I would think something like pelican for the budget minded customers and maybe wilderness systems because they seem to cater to the fishing and rec market and also make some decent sea kayaks as well if you ever wanted to get in that market .
It would be helpful to know what brands your competition carries. Can you list them?
thanks for the replies guys.
competition is selling malibu kayaks.
do you think the modular point65 kayaks would be a bestseller in a store ?
Depends on your market
Point 65 is one of a number of sea kayaks that often intimidate new paddlers because of their initial stability - they feel much less solid on the water than a big barge of a rec boat does for a first timer.
If you don't know enough to understand how this works and can't help them get by that with a basic class etc, you will have a long term relationship with sea kayaks you order. There are individuals who will chase a particular boat and might drive to you for a if you are the closest dealer, but you can't build a business model on those folks unless you carry a variety of brands and boats.
You may also find it difficult to get say just one sea kayak in a line unless you buy on the secondary market. Manufacturers generally want someone to carry some real portion of their line.
You are steadfastly ignoring considerable advice above to find out more about kayaking before you try to get someone else on the water. This is not prudent for the sake of your own liability, let alone business success. Sea kayaking, the area served by boats like the Point 65, is a small world. If a few people realize that you are selling boats that you can't intelligently represent, word will travel far faster than you realize.
I believe the OP was actually
thinking of the Point 65 N range of recreational kayaks, specifically their 2 or 3 piece SOT and “sit-in” rec kayaks .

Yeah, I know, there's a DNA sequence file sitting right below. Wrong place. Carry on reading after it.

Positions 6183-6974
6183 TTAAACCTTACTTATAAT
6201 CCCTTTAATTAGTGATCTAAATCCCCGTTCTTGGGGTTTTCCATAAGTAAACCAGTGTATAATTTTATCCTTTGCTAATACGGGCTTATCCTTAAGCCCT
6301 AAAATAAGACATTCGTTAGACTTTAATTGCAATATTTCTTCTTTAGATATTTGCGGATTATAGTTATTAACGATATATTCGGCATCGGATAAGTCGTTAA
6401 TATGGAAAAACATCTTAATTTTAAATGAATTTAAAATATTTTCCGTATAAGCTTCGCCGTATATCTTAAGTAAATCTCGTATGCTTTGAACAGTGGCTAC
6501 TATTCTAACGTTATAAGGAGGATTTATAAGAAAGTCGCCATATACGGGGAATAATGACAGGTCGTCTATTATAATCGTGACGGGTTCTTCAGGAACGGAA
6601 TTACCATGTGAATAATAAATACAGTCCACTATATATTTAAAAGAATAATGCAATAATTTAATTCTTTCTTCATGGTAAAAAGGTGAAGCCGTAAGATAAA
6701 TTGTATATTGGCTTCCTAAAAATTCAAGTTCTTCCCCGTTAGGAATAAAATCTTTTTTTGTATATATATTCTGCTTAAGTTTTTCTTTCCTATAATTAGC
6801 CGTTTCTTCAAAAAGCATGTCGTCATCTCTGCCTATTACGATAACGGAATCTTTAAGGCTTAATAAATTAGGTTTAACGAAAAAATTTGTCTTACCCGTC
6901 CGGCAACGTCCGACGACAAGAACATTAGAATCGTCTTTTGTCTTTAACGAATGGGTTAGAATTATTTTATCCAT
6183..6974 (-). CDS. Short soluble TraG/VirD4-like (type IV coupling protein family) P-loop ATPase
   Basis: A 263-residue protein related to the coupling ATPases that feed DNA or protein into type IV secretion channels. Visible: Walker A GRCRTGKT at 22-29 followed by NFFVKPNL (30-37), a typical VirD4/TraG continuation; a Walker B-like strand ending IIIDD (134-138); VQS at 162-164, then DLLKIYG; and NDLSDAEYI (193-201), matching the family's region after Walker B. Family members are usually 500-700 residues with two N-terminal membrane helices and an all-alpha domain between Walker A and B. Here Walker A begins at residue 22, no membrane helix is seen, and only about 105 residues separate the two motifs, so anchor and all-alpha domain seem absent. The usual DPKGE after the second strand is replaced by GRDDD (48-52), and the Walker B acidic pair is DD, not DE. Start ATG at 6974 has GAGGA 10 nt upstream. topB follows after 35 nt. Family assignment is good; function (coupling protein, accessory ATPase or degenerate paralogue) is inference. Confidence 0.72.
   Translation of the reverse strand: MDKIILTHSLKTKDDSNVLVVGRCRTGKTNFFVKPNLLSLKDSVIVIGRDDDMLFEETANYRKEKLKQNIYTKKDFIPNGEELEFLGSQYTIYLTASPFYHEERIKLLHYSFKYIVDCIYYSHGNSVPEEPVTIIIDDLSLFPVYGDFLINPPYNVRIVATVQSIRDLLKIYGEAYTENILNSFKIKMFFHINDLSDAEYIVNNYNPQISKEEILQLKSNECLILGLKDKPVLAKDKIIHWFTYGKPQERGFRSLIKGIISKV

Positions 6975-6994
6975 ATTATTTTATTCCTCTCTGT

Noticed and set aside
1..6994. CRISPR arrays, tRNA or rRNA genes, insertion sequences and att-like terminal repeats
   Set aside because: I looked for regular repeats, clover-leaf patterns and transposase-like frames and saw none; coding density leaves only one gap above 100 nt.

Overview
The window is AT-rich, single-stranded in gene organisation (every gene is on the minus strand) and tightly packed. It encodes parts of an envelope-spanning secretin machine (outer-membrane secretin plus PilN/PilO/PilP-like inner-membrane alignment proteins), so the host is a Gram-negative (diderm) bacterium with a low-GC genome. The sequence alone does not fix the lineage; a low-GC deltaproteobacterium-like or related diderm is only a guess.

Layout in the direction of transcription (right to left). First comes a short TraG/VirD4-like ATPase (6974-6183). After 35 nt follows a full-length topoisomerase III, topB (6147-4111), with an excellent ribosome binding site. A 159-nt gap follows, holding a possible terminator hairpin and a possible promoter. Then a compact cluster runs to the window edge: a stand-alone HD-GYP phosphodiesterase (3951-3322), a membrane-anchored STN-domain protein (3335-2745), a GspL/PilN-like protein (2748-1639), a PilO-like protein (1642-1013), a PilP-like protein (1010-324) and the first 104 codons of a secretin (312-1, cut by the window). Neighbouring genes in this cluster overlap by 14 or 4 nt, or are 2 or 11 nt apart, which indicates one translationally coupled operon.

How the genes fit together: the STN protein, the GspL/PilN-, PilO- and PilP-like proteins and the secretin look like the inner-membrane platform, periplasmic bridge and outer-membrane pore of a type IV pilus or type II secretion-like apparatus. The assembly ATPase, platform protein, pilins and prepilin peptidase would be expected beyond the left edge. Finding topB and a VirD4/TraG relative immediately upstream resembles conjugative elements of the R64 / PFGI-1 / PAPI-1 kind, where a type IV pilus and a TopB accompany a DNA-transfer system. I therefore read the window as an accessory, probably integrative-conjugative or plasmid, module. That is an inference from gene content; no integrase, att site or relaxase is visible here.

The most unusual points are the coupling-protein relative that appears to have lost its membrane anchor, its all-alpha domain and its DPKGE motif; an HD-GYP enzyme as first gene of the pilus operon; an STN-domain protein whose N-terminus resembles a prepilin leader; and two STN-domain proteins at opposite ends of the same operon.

Here in Quebec I’ve seen quite a few stores stocking them this year (Point 65N lured Riot’s former owner over to running their N. American distribution - so these boats are turning up in the same places Riots were/are sold) but I’ve only seen one example on the water.
Point 65N obviously think there’s a market for these boats, but they don’t seem so exciting to me. Perhaps they are easier to store and transport, but you pay a premium for this feature.
But I’ll add that I agree
the intent of Celia’s post.
Oh - me wrong re boat
I was thinking the OPer might have tripped over a sectional form of a different brand of boat than this more rec’y one.
But changing the craft doesn’t change the knowledge and understanding…
WS and Native
Wilderness Systems and Native Watercraft
As others said, you should have some knowledge of what you are selling, but hopefully nothing is keeping you from hiring someone who knows his boats while you learn the ropes.
Some mentioned Wilderness Systems and that is a good choice. Their Pungo is a very popular rec kayak and the Tsunami line will satisfy many improving paddlers.
Old Town doesn’t make the greatest boats, but they have some decent rec boats and the company has name recognition. Anybody who has ever paddled a canoe or kayak has probably heard of Old Town.
You probably want some sit on top kayaks in your store. Since your competition already sells Malibu the you can stick with Wilderness System’s SOTs or perhaps the Perception line of rec SOTs.
In our area the Wilderness Systems brand of kayaks and the Emotion Kayaks are two of the biggest sellers in the area.
Seems like Wilderness Systems are more popular for fishing and the Emotion line of kayaks are the most popular recreation kayaks. All the places that do rental kayaks use Emotion Kayaks for their fleet of rental yaks.
Many of other great brand of kayaks out but around here Wilderness Systems and Emotion Kayaks are the biggest sellers at the full on kayak dealers and outfitters in my area.
Jackson Kayak is popular for white water kayaks and also have some pretty nice rec kayaks as well.